Bakersfield PD’s first Vietnamese police officer breaks cultural and language barriers


For as long as Nghia Duong could remember, his grandmother would tell him to “grow up and become a doctor.” Or an engineer, maybe a computer scientist.

But Duong, 27, who moved to Bakersfield from south Vietnam when he was 16, knew living in America also meant he faced abundant opportunities. And while his traditional family wanted him to follow a traditional Asian American path, Duong had different dreams — dreams that involved helping people as a police officer.

“I came to Bakersfield in 2011 and went to Centennial High School as a junior. I had always known I wanted to be a police officer, but I didn’t speak enough English. When I went to Bakersfield College, I decided to go into Computer Science. That way I could hide behind a computer and not have to worry about not knowing English,” Duong said. “But the longer I was here, the more I interacted with people, and I thought maybe I am good enough now to become a police officer.”

Duong changed his major to Criminal Justice at Bakersfield College, and then earned his bachelor’s degree at California State University, Bakersfield in Administrative Justice.

He was on his way to become a police officer, but he yet to tell his family.

“My family all freaked out,” he said. “No one in our family has ever become a police officer. I was the first one in my family to want to do this, and they freaked out because they felt it was so dangerous. But when I got in the academy and graduated, they were all there and happy for me.”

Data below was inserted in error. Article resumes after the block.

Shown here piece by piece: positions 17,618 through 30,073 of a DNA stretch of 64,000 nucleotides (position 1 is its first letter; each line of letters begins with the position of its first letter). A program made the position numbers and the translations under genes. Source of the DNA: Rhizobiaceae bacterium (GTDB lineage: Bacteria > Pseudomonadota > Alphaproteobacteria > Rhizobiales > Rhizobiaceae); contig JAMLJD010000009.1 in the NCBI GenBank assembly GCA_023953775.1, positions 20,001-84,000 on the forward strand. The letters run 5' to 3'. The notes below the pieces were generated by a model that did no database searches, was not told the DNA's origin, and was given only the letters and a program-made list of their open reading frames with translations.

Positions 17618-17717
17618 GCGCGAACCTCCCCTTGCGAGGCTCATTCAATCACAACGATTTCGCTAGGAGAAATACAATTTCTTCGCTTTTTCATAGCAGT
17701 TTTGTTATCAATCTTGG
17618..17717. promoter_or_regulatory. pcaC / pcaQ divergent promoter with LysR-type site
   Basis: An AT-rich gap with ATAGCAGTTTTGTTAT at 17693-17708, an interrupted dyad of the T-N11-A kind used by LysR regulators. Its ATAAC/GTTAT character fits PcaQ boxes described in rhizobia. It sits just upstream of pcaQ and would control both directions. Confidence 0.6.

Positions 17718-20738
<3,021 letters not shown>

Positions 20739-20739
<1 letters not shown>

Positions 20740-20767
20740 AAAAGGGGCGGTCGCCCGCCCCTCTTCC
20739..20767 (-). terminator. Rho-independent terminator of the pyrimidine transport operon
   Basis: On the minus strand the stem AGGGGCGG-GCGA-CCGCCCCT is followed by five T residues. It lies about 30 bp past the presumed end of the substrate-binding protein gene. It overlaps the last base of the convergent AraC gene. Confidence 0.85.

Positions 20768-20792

The United States Census Bureau concluded the population in Bakersfield as of 2021 is 403,455, with 7.3 percent being Asian American and 0.2 percent Native Hawaiian and Pacific Islander. The Hispanic population makes up 51 percent and White is 61 percent, according to statistics from the Census.

Duong says there is a Vietnamese community in Bakersfield, a small one that continues to grow, and one he hopes to get to know.

“There are many Vietnamese here in Bakersfield, but everyone quietly lives in their community. I am trying to work on connecting with them by coming around and letting them know I am here,” Duong said.  “I think it helps people to see how diverse Bakersfield PD is, it encourages people from the Asian community to join, because they can see everyone is accepted. I also try to talk my friends in the Vietnamese community into becoming police officers.”

Before Duong joined Bakersfield PD, he researched the demographics of the department and found it had a handful of Chinese, Korean and Punjabi officers, but there weren’t Vietnamese, he made it his goal to become their first, and he succeeded.

Duong has been a police officer for two years at Bakersfield PD and enjoys patrolling the streets and getting to know the community and its residents. His long-term goal is to join the department’s IMPACT unit, which specializes in working with Bakersfield’s homeless population.

This is what he envisioned for himself when he dreamt of becoming a police officer and helping people.

He’s happy he decided to take the road less traveled.

“When Vietnamese come to America, we are raised by our parents who tell us that if we want to have a better life, we should become a doctor or an engineer,” Duong said. “But I say follow your dreams, follow your heart. If you want to do something than just go for it.”